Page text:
Hello and welcome!
Earlier this week, we announced that beginning on Holy Thursday of next year and running through Corpus Christi 2021, we will be observing a Year of the Eucharist in the Archdiocese of Boston.
I want to share with you the letter that I issued with the announcement this week:
December 10, 2019
Feast of Our Lady of Loreto
A recent Pew Study entitled “What Americans Know About Religion” reported that only 31 percent of Catholics believe that the bread and the wine consecrated during the Mass actually become the body and blood of Jesus, and that only half of Catholics know of the Church’s teaching concerning the Real Presence of Jesus in the Eucharist.
In order to help people gain a better understanding of the Eucharist, on Holy Thursday 2020, the Archdiocese of Boston will begin a Year of the Eucharist. It is my hope and prayer that through this spiritual initiative we can invite and encourage our brothers and sisters to find the consolation of the Lord through participation in the celebration of the Eucharist and in times of prayer before the Blessed Sacrament.
When my parents were married, my uncle Father Jerry Reidy gave them as a wedding gift Leonardo Da Vinci’s iconic painting of the Last Supper. That painting hung in our dining room, and one of my earliest memories was my parents explaining to us that this painting depicted the first Mass, the first Eucharist. They made clear that is the reason we go to Mass, to partake in the same Eucharist that Christ shared with his closest followers at the Last Supper before he would suffer and die for us.
My mother and father held the evening meal as a priority for our family; attendance was not optional. It was an institution in our house to gather around the table and it was there that we bonded with one another. We shared our experiences of the day. We would laugh together, would even argue with each other. The evening family meal was essential to our formation and it was where we discovered our identity.
The same can be said of the celebration of the Eucharist. As Catholics, it is in the Eucharist that we learn our identity. At the table of the Lord, Jesus makes a gift of Himself to us because God loves us so much. Just as we discover our identity at the family table, it is in the Eucharist that we discover who we are, why we are here, and what is our mission as disciples of Christ.
Growing up I remember many wonderful devotions that kept the Eucharist at the center of our lives as Catholics: the Forty Hours Adoration, Corpus Christi processions, and the Mass of the Lord’s Supper on Holy Thursday. From an early age I knew the Eucharist is what distinguishes us from most other Christian churches, that the Body and Blood of Christ was actually, sacramentally, present in our Church.
At the Last Supper, Christ gave us the priesthood so He could be present everywhere in the world, not just in Jerusalem, in every time and age. Through the Eucharist, we have direct contact with the Lord at the celebration of Mass and in prayer before the Blessed Sacrament. When we visit our churches at times other than the celebration of Mass, we can see the red glow of the sanctuary lamp and know that Jesus is there for us. He is always waiting silently and lovingly, ready to receive us and console us.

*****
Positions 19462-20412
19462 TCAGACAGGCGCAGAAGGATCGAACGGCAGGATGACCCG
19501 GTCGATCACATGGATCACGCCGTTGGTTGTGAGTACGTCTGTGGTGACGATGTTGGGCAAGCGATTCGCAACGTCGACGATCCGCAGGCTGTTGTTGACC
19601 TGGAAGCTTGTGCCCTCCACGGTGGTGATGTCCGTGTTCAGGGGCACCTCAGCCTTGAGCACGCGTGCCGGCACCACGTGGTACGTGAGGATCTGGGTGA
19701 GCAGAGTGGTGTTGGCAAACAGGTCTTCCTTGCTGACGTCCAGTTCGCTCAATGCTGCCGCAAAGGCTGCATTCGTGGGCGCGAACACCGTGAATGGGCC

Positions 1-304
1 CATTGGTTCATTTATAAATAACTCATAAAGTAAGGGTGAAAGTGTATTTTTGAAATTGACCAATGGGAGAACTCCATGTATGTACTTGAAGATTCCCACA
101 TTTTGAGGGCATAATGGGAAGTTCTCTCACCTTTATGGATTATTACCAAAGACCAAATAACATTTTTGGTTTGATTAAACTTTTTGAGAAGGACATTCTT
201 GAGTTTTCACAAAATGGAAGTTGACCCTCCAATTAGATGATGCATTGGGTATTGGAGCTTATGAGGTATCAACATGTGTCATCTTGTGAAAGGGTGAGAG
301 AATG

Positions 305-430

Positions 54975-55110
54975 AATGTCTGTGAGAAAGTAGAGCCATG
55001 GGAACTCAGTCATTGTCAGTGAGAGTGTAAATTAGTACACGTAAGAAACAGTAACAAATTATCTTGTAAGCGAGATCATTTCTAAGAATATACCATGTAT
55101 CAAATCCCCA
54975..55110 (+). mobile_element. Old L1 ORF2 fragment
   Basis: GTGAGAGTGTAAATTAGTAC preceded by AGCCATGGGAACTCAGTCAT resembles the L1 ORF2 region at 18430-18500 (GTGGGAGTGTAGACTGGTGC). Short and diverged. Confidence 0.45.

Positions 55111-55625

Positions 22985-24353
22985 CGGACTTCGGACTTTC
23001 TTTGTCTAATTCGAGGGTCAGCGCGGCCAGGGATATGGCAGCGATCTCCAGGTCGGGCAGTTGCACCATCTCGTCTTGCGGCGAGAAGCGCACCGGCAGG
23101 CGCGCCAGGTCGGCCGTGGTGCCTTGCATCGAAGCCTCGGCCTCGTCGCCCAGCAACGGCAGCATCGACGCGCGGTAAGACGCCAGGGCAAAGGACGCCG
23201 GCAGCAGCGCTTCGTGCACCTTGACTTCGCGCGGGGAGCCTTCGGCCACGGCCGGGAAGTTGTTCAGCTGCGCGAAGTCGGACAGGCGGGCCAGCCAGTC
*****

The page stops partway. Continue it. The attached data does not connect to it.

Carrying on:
The Capuchin Friars have a commitment to make two periods of meditation a day and I always do mine in the presence of the Blessed Sacrament. For me, as Archbishop of Boston, my holy hour is late at night when the phones stop ringing. It is a time when I am renewed by the assurance of the Lord’s presence and His love for me, knowing He will guide me and give me the strength I need. Praying in the presence of the Eucharist, in adoration of the Lord, is a very important part of my daily existence; it is essential to perseverance in the vocation I have embraced.
Before I became a bishop, I served as a priest in Spanish and Portuguese ministry where I learned many of the hymns I sing to the Eucharistic Lord during my Holy Hour. I also love the Latin hymns I learned in the seminary, the “Pange Lingua,” and the English hymn, “Jesus, My Lord, My God, My All.” I memorized these hymns, and it is my hope that they can become a regular part of devotional practice at all our parishes, hymns that everyone learns by heart and sings together. As St. Augustine told us, singing is praying twice, because singing lifts our hearts to God and provides us with a glimpse of His beauty in the beauty of the music.
Recent times have been very difficult for the Church and her people. In the Year of the Eucharist, we all have the opportunity to renew and strengthen our faith and our closeness to the Lord. If we center ourselves in the Real Presence of Jesus, in His friendship, then everything else will make sense. At the celebration of Mass, Jesus is there, waiting for us, inviting us to the table where He is making a gift of Himself to us so that we may have the strength to make a gift of ourselves to others. That is what human fulfillment is about. It is about love and giving of ourselves on behalf of others. That is the meaning of the Eucharist, it is love taken to the extreme. The more we understand that, the more we will want to be present to the Eucharist and the more the Eucharist will transform us.
Discipleship is not a solo flight. Jesus sent people out two by two, not one by one, and spoke of the importance of “two or three are gathered in my name.” The Eucharist is where we gather as Christ’s family, where we can witness our faith to one another and grow in our capacity to love. The Eucharist gives us the strength to carry out our mission to transform the world, to work for justice, to serve the poor, to bring healing and reconciliation. But we can’t do these things unless we have the strength that comes from the intimate contact with God’s love that is given to us in the Eucharist.
Discipleship also requires a plan. We need to ask ourselves what we can do, individually and with our families and friends, to prepare for the Year of the Eucharist. We can find the answer to these questions in times of prayer before the Blessed Sacrament in our churches. We can read and reflect on the sixth chapter of the Gospel of John. We can invite family, friends, and colleagues to join us at Mass and times of Adoration. We can reflect on the importance of receiving the Lord in the Eucharist, the difference that makes in our lives, and share that insight with those who are close to us.
We don’t exist by accident. Our lives are a gift of God’s gratuitous love, and the Eucharist is the most profound symbol of His love for us. Jesus comes to us in humility, in littleness, so that no one need be afraid or unsure of His acceptance. He makes Himself present to us so that we can have the strength we need to live our mission in the Church as disciples of Christ.